When that request came back partly denied (no maps were produced), The Chronicle submitted a “clarification” of the original request, and added a request for the draft ICMA report. Other media had reported that their request for the draft report had been denied – but the city’s given reason for the denial was, to us, simply wrong. We figured that citing a specific prior court case might give us a shot.

We didn’t receive a denial. Instead, the city asserted its right to a 10-day time extension. And apparently this extension came on the very same day that the city turned down an appeal made by a different requester regarding the city’s denial of a similar request. It’s not entirely clear why the city denied an appeal made on one request, while on the same day claiming an extension for a similar request – from a different requester.

During the extension, I approached Powers, essentially outside the formal mechanism of the FOIA process. My pitch to Powers was not a legal argument. My pitch was based on the organizational interests of the city and the public interest of the community. We met on Friday, Dec. 16.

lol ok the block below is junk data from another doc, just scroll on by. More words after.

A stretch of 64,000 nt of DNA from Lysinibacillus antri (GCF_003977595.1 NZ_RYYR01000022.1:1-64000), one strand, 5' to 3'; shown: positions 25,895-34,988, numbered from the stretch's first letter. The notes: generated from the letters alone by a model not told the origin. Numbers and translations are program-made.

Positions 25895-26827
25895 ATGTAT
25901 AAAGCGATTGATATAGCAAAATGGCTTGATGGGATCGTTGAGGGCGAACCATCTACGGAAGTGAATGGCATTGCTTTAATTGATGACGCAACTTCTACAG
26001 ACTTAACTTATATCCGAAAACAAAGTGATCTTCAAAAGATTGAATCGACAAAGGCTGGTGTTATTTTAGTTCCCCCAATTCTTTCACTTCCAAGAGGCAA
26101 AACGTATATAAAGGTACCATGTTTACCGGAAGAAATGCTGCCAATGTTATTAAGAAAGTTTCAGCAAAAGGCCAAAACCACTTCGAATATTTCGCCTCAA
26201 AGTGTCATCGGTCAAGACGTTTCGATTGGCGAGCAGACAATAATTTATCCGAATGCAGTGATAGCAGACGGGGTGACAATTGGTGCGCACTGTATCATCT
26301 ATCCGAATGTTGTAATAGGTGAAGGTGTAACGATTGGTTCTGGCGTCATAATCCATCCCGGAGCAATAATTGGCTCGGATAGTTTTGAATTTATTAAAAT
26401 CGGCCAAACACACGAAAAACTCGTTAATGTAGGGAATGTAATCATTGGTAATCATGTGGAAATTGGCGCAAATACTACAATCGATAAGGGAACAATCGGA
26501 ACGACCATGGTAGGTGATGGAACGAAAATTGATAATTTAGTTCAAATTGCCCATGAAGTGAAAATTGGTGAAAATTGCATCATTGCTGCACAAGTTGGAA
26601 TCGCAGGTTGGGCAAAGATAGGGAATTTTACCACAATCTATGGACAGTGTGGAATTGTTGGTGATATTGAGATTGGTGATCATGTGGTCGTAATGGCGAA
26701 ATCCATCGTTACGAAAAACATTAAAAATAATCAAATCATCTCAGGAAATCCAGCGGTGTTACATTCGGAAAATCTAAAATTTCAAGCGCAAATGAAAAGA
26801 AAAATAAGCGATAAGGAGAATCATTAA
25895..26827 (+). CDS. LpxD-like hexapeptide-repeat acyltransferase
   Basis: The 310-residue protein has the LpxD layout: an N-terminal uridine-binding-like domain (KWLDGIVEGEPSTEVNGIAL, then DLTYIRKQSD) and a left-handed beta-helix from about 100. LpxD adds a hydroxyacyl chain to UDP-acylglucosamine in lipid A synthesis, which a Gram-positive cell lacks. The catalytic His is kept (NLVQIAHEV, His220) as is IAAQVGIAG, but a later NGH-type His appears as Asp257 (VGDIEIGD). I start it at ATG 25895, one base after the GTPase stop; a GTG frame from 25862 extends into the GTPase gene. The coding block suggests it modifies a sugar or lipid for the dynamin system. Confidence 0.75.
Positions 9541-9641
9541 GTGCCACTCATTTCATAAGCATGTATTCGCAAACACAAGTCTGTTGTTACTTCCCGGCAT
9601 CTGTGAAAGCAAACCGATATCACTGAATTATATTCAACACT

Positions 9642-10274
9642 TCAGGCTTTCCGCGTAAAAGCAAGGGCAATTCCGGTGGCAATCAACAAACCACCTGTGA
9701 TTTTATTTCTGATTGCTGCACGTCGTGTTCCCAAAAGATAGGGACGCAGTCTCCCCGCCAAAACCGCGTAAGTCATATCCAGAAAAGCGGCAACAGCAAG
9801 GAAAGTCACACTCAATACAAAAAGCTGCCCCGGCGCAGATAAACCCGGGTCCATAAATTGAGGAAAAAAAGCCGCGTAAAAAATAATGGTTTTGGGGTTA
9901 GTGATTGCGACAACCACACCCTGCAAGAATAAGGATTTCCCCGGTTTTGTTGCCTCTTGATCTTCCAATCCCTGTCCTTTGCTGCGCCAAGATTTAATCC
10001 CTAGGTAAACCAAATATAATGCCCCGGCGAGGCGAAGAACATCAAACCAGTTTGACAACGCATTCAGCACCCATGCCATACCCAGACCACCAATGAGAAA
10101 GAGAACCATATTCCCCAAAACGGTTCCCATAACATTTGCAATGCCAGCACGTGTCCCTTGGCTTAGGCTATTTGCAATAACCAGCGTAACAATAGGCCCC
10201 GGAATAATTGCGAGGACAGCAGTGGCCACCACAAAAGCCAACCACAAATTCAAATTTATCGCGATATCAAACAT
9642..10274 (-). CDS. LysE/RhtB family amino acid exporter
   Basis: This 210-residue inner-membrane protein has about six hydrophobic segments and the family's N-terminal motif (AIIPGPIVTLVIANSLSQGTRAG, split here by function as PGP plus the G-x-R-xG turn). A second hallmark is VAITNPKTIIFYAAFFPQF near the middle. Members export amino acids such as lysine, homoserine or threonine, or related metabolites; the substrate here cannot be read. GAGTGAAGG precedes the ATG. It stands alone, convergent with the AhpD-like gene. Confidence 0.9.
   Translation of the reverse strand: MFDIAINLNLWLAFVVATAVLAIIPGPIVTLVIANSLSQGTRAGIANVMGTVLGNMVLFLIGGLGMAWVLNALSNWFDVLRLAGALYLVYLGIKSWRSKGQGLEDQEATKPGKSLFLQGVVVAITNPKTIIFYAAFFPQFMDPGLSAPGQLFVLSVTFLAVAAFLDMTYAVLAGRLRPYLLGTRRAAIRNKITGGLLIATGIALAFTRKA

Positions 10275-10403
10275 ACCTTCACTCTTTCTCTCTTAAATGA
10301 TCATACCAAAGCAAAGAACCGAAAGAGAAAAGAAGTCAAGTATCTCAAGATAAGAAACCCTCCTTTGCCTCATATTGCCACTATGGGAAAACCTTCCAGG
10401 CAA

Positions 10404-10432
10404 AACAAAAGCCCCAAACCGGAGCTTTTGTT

In that meeting, Powers assured me the draft report, the final report (which is still watermarked “draft”) and the maps would be released the following week. And the records were, in fact, released. We withdrew our FOIA request when we got the information we requested.

So Christmas did come early, right? But seriously, WTF? By the way, that does translate politely – as “Where’s the fire?”

We got what we wanted, and we should be happy about that.

Yet I still feel like the city wrapped up new socks and underwear in colored paper and called it a Christmas present. I want socks and underwear every time I yell FOIA in this democratic theater that we call Ann Arbor, not just at Christmas time. [Full Story]